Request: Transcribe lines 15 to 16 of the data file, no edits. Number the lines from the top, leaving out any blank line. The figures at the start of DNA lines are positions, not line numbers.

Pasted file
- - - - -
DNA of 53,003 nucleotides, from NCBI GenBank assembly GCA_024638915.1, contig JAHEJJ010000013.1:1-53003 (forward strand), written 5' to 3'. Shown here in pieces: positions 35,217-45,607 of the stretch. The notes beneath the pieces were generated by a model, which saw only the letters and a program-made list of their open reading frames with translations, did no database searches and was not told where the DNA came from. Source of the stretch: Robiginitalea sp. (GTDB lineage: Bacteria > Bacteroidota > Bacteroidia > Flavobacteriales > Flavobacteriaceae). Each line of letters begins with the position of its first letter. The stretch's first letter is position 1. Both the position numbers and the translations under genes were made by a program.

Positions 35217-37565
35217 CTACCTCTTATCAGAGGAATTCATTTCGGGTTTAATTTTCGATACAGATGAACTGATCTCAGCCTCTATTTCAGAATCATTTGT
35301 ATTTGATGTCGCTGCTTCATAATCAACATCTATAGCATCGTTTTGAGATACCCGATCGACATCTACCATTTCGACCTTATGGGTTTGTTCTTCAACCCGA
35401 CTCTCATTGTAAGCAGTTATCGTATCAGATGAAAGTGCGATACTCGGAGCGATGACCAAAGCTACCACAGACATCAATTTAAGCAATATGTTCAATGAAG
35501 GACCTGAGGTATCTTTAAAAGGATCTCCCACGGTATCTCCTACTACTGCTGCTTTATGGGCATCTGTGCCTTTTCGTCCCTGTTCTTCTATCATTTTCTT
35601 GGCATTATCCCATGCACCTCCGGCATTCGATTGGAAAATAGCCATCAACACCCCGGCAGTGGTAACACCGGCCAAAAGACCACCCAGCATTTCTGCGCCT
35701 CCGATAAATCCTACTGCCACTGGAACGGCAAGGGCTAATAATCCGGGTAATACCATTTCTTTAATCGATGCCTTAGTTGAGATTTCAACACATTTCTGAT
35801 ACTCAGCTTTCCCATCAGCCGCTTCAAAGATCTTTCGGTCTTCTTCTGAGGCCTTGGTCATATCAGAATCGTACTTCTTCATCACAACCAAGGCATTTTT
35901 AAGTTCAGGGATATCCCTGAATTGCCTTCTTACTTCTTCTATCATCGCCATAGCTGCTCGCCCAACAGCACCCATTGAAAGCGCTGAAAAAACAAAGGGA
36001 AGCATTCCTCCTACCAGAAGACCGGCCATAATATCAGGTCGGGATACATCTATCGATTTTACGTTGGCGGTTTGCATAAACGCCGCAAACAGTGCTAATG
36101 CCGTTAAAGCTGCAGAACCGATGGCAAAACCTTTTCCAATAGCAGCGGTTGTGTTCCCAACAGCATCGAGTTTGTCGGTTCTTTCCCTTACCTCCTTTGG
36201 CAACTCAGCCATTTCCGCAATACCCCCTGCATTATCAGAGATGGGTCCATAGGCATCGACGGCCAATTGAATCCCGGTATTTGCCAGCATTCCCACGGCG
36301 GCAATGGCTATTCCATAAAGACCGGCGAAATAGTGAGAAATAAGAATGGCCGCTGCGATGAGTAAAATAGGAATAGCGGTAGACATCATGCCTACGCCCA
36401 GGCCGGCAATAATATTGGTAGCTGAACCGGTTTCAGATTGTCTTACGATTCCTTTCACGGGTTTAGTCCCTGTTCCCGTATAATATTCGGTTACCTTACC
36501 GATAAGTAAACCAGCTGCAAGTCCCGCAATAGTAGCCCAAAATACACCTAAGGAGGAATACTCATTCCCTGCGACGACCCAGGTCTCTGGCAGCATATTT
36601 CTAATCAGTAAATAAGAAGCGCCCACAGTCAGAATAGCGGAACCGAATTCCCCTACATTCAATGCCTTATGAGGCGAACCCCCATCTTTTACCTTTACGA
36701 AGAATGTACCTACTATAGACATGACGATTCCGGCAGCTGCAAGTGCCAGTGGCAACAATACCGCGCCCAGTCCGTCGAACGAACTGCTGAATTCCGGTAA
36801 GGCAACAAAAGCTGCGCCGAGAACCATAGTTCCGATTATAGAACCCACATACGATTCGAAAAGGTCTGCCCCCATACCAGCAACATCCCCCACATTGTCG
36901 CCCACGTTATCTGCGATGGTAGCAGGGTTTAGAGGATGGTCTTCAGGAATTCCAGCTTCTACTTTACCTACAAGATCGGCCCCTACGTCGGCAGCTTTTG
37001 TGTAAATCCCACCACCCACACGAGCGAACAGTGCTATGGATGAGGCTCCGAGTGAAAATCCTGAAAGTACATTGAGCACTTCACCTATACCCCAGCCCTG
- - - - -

36401 GGCCGGCAATAATATTGGTAGCTGAACCGGTTTCAGATTGTCTTACGATTCCTTTCACGGGTTTAGTCCCTGTTCCCGTATAATATTCGGTTACCTTACC
36501 GATAAGTAAACCAGCTGCAAGTCCCGCAATAGTAGCCCAAAATACACCTAAGGAGGAATACTCATTCCCTGCGACGACCCAGGTCTCTGGCAGCATATTT